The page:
I’ve been revisiting some of my favorite gallant leading ladies these days. Chief among them is, of course, Elizabeth Taylor. Say what you will about her life, her appetites (for men, jewels, food), and her talent, but she lived life with a gusto that few of us could hope to match. Remember when Montgomery Clift crashed his car outside her house, and she saved his life by reaching down into his throat and pulling out the front teeth he was choking on? And how, outside the hospital in a cab with an unconscious Monty on her lap, she responded to the cab driver’s insistence that he be paid the $10 fare by throwing a $10,000 diamond ring at him?
But these are told and retold stories. The one I want to tell today is Lana Turner’s.
Yes, Lana Turner’s star has dimmed in the past decades. And the Johnny Stompanato scandal has remained vivid in the public memory. But here’s something to make you reconsider Lana. When he 13-year-old daughter, Cheryl, finally admitted that Lana’s husband, film’s latest Tarzan, Lex Barker, had been raping her for years, Lana first took Cheryl to a doctor to confirm the story, and then, that night, walked into her bedroom and stood over a Lex Barker. She held a gun to his head. And then she thought, “Is this bastard worth the rest of my life in prison? The end of my career? Everyone’s life ruined?” She left the room and put away the gun, and the next morning ordered Lex out.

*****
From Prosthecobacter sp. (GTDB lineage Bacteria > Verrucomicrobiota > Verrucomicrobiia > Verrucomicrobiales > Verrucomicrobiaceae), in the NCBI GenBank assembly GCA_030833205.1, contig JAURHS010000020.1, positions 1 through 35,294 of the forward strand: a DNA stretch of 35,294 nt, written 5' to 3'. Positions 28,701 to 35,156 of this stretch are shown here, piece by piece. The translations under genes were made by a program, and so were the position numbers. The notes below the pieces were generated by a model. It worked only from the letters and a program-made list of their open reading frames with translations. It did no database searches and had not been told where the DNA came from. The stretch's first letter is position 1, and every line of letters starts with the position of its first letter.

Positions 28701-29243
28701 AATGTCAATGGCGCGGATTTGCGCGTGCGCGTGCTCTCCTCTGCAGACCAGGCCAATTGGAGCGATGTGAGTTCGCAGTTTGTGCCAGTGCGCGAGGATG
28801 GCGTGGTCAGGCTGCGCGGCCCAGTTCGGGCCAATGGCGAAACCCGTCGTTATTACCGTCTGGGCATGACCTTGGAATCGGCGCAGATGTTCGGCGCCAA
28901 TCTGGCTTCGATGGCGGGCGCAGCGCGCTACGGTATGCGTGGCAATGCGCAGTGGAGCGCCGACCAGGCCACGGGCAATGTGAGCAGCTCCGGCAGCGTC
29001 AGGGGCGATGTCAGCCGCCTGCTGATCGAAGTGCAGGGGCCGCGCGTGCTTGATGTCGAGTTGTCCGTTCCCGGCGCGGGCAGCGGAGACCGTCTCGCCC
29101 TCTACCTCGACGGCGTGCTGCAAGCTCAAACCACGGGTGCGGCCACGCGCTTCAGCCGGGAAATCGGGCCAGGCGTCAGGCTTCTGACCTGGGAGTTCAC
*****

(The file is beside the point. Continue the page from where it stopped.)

Then consider the irony that a few years later, it would be another lover at the wrong end of a weapon, one held by Cheryl, on a night that would end in a scandal that almost ruined both their lives. There aren’t a lot of celebrity memoirs that I heartily recommend, but I will go on the record as saying that Lana’s is a must-read—and then you have to read Cheryl Crane’s Detour, for all the tales that Lana left out.